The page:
Posts Tagged ‘Ronald Bronstein’

Kid’s-eye view of a constant state of emergency

May 12, 2010

In this week’s Village Voice J. Hoberman reviews Benny and Josh Safdie’s “Daddy Longlegs” (2009), which, as you’ll recall, was my favorite narrative feature from the 2010 Wisconsin Film Festival. Indeed, I liked it so much that I ranked it #4 on my list of the top 10 movies that screened in Madison more than once over the course of the past school year.

Hoberman’s take on the film’s protagonist, Ronald Bronstein’s Lenny (not to be confused with his girlfriend, Leni), is pretty harsh, almost unsmiling; put simply, Hoberman seems to have been much less amused by Lenny’s various parental screw-ups than I was. Yet, he also seems to have found an especially spacious room in the film via forehead-slapping observation of Lenny’s bad behavior that I myself wasn’t able to spend much if any time in: the psychological—or, more precisely, psychodramatic—dimension of “Daddy Longlegs,” the discreetly raw dialectic formed by its 9-year-old adults and 40-something toddlers.

Keep your fingers crossed that “Daddy Longlegs” gets released on DVD some time in the next few months. It definitely deserves to be revisited.

The WFF continues

April 16, 2010

Although Wednesday was Day 1 of the 2010 Wisconsin Film Festival, it seems fair to say that the fest didn’t kick off in earnest until last night. I caught two films: Benny and Josh Safdie’s revelatory “Daddy Longlegs” (2009) and Bong Joon-ho’s ridiculous and ridiculously fun “The Host” (2006).

“Daddy Longlegs,” formerly known as “Go Get Some Rosemary,” overflowed with feeling, charm and painful honesty; Ronald Bronstein’s performance as Lenny, a film projectionist who apparently attended the William Burroughs school of parenting, is the strongest and most magnetic I’ve seen so far this year, trumping even the excellent work of Ben Stiller and Greta Gerwig in “Greenberg.” “Daddy Longlegs” will screen again at 11 on Saturday morning at the MMoCA; there’s a pretty good chance that I’ll be there for seconds.

“The Host” had its Orpheum audience in the palm of its slimy, mutant-reptilian hand. The film was hammy as hell, unsubtle in its politics and grandly operatic in its overall sensibility. The visual texture of “The Host” was really something: dirty, damp, bloody at times, scaly—and then abruptly sterile, clean, white. It certainly helped that I had plenty of good company with me at the screening, of course.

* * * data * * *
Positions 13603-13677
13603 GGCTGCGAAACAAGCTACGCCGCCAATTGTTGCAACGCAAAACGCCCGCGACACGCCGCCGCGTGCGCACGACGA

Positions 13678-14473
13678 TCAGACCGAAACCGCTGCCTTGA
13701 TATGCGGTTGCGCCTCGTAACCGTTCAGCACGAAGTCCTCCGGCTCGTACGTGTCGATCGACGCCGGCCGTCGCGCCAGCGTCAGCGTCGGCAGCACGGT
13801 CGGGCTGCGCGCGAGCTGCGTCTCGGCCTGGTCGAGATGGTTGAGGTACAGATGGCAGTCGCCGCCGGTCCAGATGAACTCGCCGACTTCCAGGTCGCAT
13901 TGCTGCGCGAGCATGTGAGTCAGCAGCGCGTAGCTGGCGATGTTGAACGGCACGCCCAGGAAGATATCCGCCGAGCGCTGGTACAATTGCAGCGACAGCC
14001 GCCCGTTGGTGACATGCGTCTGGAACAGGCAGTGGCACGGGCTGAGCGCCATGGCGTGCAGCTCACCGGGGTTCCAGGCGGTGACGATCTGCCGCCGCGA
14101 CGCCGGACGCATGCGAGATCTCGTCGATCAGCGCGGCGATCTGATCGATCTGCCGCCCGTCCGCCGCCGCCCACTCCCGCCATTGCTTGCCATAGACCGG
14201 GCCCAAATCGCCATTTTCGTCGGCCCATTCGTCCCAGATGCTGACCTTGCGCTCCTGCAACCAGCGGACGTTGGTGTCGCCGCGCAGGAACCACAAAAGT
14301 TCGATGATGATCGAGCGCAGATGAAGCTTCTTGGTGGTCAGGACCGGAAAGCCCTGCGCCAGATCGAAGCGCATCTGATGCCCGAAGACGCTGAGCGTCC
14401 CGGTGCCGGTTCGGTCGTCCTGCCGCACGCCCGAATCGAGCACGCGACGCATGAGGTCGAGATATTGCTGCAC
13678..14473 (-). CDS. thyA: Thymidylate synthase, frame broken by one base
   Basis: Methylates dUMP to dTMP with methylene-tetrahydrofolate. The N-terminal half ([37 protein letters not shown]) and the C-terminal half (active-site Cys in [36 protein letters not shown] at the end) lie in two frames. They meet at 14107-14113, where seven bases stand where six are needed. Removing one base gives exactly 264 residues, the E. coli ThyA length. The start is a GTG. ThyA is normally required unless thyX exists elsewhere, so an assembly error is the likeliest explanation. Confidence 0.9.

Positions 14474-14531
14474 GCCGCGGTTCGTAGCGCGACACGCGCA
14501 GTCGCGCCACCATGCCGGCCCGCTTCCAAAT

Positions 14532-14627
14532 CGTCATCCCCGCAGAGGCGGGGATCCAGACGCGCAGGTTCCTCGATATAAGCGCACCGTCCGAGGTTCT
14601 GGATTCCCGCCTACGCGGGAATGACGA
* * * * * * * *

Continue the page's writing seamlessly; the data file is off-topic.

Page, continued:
For more on yesterday’s proceedings, check out Sally Franson’s coverage over at the Isthmus. (A line formed at the Orpheum for “The Host” at 9:30? Yeesh. I walked in at 10:10 and had no trouble finding a prime seat.)

As far as today (Day 3) is concerned, there’s much to do and see. In today’s DC you’ll find a batch of recommendations from my colleagues Kevin Slane, Kyle Sparks, Mark Riechers and Todd Stevens; it looks to me like they made some good picks.

Me, I’ll be attending “Collateral” at the Orpheum at 4:30 (the NY Times’ Manohla Dargis will introduce), “Harmony and Me” at the Union Theater at 7:45 (director Bob Byington will be in attendance and will do a Q&A after the screening) and “It Came from Kuchar” at the Play Circle at 9:45 (to be preceded by George Kuchar’s “500 Millibars to Ecstasy”). I’ve got big-time expectations for all three.

Whatever you do, go see some goddamn movies.

Painful viewing

January 27, 2010

Sometimes the measure of a film’s effectiveness is the degree to which it hurts its viewer, that is to say, the amount of pain—psychological or visceral—it inflicts upon her. After all, only suckers think that works of art are objects designed and produced to arouse pleasure on the part of the spectator.

If the above is true, then Ronald Bronstein’s “Frownland” (2007) is about as blissfully excruciating a movie as you’ll ever see. It isn’t frustrating like, say, Larry David is frustrating; it’s much closer to having rock-laden sand kicked in your face repeatedly for 107 minutes. But, as they say, therein lies the point: “Frownland”‘s portrayal of a small network of individuals who each embody the grotesque in uniquely cringe-inducing ways is one of the more affecting cinematic experiences I’ve had in a good long while. Bronstein presents the flesh as a nerve-ridden pincushion, the intellect as a machine for manufacturing fashionably right-sounding pseudo-wisdom (when it’s functioning smoothly, that is) and the city as a gargantuan, claustrophobic, candlelit asylum. Not a pretty picture, but it’s got truth oozing from its pores.

When my viewing of “Frownland” ended last night, my curious (and probably disturbed) roommate asked me “What the hell were you just watching?” I replied with something to the effect of “Oh, some movie. One minute, I need to get it out of our apartment.” And with that I rushed out to return it to Four Star Video Heaven (where it just recently arrived on DVD). In its absence, my apartment became a considerably more pleasant environment.

So yeah, I’d be very interested in revisiting it sometime—just not sometime soon.

Here’s a trailer for the film… with French subtitles, of course.